Tooth decay and gum disease are not just teen and adult problems. In fact, the American Academy of Pediatrics says that childhood dental caries is five times more prevalent than asthma, and its effects can be devastating. To promote your youngster's dental health, teach him or her good oral hygiene habits. Read how Dr. Courtney Ashby, your children's dentist at Remington Family Dentistry, can help.
You'll see your baby's first tooth around age six months of age. Then's the time to start good oral hygiene as you use a clean cloth to swab that little tooth and gums after each feeding. As your child grows and gets more of those important baby teeth, advance to non-fluoride toothpaste (just a small smear) and baby-sized soft brush.
Also, avoid putting your baby or toddler to bed with a bottle. Milk or juice, pooled at the gum line, promotes what's nicknamed "baby bottle decay." By age two, eliminate pacifier usage to ensure better dental alignment as your little one matures.
By age six, your youngster can brush and spit independently; so fluoride toothpaste is a must as a valuable cavity preventative. However, be sure to supervise your child until age ten, and help him or her floss, too, until manual dexterity is well-practiced.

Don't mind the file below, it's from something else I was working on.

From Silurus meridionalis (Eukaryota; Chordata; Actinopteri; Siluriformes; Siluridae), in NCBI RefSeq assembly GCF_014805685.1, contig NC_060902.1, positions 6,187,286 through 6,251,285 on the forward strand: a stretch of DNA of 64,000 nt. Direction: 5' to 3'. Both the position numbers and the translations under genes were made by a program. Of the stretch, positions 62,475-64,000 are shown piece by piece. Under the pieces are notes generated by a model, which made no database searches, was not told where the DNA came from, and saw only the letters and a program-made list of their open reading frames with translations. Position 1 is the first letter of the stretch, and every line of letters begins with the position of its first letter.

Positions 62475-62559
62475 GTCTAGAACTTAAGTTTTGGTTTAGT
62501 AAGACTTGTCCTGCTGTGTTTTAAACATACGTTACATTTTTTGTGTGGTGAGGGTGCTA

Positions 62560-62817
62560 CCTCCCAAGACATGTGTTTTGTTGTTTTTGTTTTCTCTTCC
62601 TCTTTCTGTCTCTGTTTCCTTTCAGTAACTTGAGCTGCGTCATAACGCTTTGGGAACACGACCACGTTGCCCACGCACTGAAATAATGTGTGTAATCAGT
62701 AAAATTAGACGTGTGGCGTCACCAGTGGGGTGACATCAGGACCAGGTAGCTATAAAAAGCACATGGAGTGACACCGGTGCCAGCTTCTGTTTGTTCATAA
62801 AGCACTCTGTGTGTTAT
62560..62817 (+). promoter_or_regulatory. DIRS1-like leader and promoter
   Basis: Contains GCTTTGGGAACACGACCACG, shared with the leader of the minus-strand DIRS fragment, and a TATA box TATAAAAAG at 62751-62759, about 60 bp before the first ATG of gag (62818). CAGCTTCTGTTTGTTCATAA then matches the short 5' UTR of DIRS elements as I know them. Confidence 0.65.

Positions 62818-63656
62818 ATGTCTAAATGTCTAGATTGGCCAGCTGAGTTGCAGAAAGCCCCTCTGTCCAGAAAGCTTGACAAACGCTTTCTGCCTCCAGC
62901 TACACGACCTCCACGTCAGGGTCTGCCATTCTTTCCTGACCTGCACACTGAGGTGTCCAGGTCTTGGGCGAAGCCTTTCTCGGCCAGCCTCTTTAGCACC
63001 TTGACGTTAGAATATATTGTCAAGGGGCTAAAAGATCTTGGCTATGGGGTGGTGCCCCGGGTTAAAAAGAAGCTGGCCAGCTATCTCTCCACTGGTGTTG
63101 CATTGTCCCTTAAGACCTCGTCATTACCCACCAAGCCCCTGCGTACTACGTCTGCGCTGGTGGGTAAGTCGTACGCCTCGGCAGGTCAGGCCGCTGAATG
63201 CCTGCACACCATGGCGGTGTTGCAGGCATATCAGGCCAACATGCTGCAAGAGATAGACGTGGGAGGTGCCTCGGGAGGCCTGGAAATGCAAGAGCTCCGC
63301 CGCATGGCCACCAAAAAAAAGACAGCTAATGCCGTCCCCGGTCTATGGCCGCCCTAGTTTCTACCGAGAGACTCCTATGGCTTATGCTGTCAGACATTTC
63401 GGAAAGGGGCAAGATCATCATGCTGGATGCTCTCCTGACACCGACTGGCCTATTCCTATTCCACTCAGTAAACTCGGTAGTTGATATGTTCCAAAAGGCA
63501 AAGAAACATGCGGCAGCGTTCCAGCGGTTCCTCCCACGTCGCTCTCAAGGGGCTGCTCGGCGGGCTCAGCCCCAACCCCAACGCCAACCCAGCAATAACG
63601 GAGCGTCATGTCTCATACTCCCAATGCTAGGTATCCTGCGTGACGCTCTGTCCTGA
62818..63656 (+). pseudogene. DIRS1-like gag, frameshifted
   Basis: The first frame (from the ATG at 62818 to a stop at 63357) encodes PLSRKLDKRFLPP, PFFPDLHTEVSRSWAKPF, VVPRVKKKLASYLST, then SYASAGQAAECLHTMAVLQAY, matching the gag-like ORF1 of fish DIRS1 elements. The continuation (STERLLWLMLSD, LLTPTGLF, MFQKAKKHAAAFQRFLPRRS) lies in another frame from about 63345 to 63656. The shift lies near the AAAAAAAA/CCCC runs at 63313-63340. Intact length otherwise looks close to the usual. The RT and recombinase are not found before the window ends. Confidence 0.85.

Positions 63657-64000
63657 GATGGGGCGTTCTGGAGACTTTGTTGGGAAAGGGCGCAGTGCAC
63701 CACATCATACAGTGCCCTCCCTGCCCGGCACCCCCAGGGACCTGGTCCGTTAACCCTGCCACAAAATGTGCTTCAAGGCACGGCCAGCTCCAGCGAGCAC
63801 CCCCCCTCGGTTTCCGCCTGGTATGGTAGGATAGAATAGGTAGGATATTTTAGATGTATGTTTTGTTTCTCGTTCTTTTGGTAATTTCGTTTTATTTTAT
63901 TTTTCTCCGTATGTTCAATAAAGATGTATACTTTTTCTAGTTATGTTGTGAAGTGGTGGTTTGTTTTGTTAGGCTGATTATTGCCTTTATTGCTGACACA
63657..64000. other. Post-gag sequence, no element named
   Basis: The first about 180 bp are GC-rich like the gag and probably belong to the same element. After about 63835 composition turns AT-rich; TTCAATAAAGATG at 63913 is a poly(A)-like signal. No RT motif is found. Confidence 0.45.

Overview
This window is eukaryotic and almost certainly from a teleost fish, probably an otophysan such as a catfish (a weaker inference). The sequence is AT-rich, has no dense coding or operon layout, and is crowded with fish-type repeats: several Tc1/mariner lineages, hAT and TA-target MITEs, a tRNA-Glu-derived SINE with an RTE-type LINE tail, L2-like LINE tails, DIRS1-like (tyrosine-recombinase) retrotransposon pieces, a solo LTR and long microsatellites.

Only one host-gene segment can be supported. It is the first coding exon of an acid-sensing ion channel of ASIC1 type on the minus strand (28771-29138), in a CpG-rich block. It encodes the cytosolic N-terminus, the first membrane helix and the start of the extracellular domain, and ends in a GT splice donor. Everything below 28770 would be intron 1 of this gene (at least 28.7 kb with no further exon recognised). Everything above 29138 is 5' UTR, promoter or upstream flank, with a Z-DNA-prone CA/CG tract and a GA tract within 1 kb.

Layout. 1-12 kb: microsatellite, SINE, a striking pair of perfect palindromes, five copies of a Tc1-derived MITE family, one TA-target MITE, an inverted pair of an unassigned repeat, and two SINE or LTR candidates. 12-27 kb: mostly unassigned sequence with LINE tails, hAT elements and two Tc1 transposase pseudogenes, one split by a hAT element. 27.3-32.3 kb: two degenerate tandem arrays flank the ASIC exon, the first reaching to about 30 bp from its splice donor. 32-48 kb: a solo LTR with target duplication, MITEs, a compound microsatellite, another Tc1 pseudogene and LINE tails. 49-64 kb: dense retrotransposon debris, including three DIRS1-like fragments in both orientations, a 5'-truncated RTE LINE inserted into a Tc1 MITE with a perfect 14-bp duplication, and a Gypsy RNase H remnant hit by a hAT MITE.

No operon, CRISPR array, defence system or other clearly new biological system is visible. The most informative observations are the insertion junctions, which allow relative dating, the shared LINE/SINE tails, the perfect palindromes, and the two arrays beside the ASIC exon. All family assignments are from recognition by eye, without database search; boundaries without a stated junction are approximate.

Stay with it
Everyone--children through adults of all ages--should brush two times a day and floss daily to remove plaque and avoid tartar build-up, says the American Dental Association. See your Remington children's dentist twice a year for check-ups and professional cleanings beginning in toddlerhood. Besides helping with good oral hygiene, Dr. Ashby and her staff check for decay, gum disease and proper dental alignment. If your child has a bite issue, your dentist will catch it early on, reducing the length and complexity of orthodontic treatment.
Be a good role model
Practicing good oral hygiene yourself is one of the best ways to ensure your child brushes, flosses and eats well. And, speaking of eating, don't forget that a healthy diet is also a good oral hygiene habit. Avoid sugary drinks and junk foods. Drink plenty of water (everyone in the family should carry his or her own water bottle). Serve (and eat) fresh fruits and vegetables, lean proteins, and high-calcium dairy.
Your children will notice if you practice what you preach. So, as you eat well, they naturally will follow with healthy choices even when you're not there to supervise.
Come see us
At Remington Family Dentistry, Dr. Ashby and her team look forward to seeing you and your children. They not only provide the best in preventive, restorative and cosmetic dental services, but they also delight in teaching families the best ways to care for their oral health. Call today for your routine cleaning and examination appointments: (540) 439-8335.